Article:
Applauding Neruda for expressing me(and everyone) so aptly

We Are Many

Of the many men whom I am, whom we are,
I cannot settle on a single one.
They are lost to me under the cover of clothing
They have departed for another city.

When everything seems to be set
to show me off as a man of intelligence,
the fool I keep concealed on my person
takes over my talk and occupies my mouth.

On other occasions, I am dozing in the midst
of people of some distinction,
and when I summon my courageous self,
a coward completely unknown to me
swaddles my poor skeleton
in a thousand tiny reservations.

When a stately home bursts into flames,
instead of the fireman I summon,
an arsonist bursts on the scene,
and he is I. There is nothing I can do.
What must I do to distinguish myself?
How can I put myself together?

All the books I read
lionize dazzling hero figures,
brimming with self-assurance.
I die with envy of them;
and, in films where bullets fly on the wind,
I am left in envy of the cowboys,
left admiring even the horses.

But when I call upon my DASHING BEING,
out comes the same OLD LAZY SELF,
and so I never know just WHO I AM,
nor how many I am, nor WHO WE WILL BE BEING.
I would like to be able to touch a bell
and call up my real self, the truly me,
because if I really need my proper self,
I must not allow myself to disappear.

While I am writing, I am far away;
and when I come back, I have already left.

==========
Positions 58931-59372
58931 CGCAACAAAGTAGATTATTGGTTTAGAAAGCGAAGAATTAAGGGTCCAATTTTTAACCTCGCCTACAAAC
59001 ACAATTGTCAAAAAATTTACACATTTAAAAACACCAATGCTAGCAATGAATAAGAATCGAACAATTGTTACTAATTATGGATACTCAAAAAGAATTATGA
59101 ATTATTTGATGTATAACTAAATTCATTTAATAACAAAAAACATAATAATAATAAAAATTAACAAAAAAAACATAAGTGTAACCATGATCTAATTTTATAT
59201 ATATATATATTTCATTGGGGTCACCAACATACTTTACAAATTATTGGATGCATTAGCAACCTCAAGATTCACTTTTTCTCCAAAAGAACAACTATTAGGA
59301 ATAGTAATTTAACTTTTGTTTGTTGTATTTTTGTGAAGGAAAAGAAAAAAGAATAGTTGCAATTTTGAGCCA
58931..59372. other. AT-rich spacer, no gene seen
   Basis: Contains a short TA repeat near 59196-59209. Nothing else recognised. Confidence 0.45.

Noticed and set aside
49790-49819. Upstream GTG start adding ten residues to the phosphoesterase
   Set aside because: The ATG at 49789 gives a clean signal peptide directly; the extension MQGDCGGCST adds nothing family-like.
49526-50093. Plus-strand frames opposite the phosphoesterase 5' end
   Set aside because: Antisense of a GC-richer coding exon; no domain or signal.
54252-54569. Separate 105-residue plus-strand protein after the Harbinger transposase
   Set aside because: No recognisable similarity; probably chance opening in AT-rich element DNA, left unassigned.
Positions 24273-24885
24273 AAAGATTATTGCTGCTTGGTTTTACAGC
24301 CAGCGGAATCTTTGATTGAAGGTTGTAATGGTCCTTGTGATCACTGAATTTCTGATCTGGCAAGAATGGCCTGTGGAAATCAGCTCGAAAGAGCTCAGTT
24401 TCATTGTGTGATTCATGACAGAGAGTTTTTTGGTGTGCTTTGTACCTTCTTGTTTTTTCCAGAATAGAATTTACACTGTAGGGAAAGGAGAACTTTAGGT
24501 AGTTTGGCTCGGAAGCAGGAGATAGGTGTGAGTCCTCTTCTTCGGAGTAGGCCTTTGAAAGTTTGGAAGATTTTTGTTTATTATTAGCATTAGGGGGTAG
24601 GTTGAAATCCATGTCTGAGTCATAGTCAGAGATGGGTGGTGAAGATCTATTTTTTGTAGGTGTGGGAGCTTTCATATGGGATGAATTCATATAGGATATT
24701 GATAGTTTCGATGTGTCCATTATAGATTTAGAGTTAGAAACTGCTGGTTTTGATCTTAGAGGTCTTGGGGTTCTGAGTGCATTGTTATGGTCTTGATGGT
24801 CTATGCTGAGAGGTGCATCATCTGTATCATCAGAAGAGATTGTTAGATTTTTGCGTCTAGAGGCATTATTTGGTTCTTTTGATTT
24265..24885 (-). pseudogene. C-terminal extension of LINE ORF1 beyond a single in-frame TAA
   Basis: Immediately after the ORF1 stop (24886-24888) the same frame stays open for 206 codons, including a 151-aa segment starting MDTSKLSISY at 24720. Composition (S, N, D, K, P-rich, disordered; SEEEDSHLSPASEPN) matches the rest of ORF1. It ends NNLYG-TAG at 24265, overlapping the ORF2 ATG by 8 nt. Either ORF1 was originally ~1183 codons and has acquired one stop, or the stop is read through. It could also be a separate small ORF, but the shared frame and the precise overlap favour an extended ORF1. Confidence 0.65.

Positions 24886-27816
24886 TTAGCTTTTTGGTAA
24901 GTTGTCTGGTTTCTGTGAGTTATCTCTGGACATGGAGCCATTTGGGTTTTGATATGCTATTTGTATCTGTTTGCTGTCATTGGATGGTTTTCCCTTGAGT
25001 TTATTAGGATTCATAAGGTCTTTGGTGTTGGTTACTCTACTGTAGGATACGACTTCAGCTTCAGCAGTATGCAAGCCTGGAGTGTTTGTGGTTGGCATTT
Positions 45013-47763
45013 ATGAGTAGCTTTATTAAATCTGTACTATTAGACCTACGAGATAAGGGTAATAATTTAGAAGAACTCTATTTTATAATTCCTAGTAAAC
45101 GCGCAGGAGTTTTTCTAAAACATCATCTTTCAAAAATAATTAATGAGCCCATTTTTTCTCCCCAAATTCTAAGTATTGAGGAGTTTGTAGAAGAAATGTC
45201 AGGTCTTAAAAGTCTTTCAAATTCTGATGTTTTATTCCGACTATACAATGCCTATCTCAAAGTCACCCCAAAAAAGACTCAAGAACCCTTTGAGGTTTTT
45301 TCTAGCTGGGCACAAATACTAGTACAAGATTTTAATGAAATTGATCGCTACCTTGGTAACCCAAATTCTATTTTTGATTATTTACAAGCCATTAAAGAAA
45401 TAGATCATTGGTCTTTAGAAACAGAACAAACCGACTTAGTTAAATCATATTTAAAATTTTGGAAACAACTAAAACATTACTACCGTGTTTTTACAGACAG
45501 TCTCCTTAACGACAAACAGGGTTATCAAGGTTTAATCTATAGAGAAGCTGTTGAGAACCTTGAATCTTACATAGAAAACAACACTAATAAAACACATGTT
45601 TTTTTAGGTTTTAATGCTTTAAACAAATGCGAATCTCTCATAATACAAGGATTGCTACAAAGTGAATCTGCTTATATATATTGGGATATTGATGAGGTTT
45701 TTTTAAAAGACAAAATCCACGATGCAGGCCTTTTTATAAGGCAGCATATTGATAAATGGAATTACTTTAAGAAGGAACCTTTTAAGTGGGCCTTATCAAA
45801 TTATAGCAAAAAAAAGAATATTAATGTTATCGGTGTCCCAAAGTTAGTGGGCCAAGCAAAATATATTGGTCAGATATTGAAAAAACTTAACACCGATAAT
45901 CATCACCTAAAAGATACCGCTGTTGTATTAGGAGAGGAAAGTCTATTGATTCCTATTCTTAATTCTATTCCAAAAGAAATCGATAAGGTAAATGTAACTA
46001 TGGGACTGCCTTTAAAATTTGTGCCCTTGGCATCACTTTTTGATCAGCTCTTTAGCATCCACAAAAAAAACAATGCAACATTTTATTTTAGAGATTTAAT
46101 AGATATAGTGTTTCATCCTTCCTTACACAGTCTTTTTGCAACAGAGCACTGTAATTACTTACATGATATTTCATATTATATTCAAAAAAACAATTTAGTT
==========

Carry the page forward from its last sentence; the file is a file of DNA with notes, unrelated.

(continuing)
I should like to see if the same thing happens
to other people as it does to me,
to see if as many people are as I am,
and if they seem the same way to themselves.
When this problem has been thoroughly explored,
I am going to school myself so well in things
that, when I try to explain my problems,
I shall speak, not of self, but of geography.

By Pablo Neruda

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4 thoughts on “Applauding Neruda for expressing me(and everyone) so aptly

  1. I’m a little surprised you went for Neruda’s elucidation of the problem. It seems a particularly masculine framing of a universal dilemma – especially in verses 5 & 6.

    I think a lot of our pain comes from trying to imagine ourselves into unrealistic archetypes, but for guys in particular, the action hero ready lay down his expendable life and resort to simple, ever-effective violence to protect home, hearth, women, children, tradition, whatever … is an especially toxic but seductive one. It comes in lots of models too.

    • Well i’m not very girly. But yes you’re right.
      Even if in masculine framing, it’s still universal as you yourself said. It hits all the right notes and perhaps women find that image seductive as well.

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